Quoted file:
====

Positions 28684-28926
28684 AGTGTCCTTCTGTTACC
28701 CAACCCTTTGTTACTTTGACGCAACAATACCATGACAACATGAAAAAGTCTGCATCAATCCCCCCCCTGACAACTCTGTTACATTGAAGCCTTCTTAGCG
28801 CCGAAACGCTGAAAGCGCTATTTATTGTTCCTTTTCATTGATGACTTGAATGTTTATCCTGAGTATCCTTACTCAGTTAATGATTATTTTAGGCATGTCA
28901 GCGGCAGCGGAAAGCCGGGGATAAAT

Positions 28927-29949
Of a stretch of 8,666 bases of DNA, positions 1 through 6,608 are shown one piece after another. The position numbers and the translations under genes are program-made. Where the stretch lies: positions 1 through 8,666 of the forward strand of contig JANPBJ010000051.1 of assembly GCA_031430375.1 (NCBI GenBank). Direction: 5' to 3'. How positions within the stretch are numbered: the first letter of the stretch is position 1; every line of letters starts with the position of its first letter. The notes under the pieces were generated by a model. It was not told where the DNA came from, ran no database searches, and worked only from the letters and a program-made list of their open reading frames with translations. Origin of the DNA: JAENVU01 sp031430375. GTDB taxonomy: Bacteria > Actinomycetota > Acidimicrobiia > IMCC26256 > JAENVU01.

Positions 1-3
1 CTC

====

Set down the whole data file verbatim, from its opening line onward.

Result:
Positions 28684-28926
28684 AGTGTCCTTCTGTTACC
28701 CAACCCTTTGTTACTTTGACGCAACAATACCATGACAACATGAAAAAGTCTGCATCAATCCCCCCCCTGACAACTCTGTTACATTGAAGCCTTCTTAGCG
28801 CCGAAACGCTGAAAGCGCTATTTATTGTTCCTTTTCATTGATGACTTGAATGTTTATCCTGAGTATCCTTACTCAGTTAATGATTATTTTAGGCATGTCA
28901 GCGGCAGCGGAAAGCCGGGGATAAAT

Positions 28927-29949
Of a stretch of 8,666 bases of DNA, positions 1 through 6,608 are shown one piece after another. The position numbers and the translations under genes are program-made. Where the stretch lies: positions 1 through 8,666 of the forward strand of contig JANPBJ010000051.1 of assembly GCA_031430375.1 (NCBI GenBank). Direction: 5' to 3'. How positions within the stretch are numbered: the first letter of the stretch is position 1; every line of letters starts with the position of its first letter. The notes under the pieces were generated by a model. It was not told where the DNA came from, ran no database searches, and worked only from the letters and a program-made list of their open reading frames with translations. Origin of the DNA: JAENVU01 sp031430375. GTDB taxonomy: Bacteria > Actinomycetota > Acidimicrobiia > IMCC26256 > JAENVU01.

Positions 1-3
1 CTC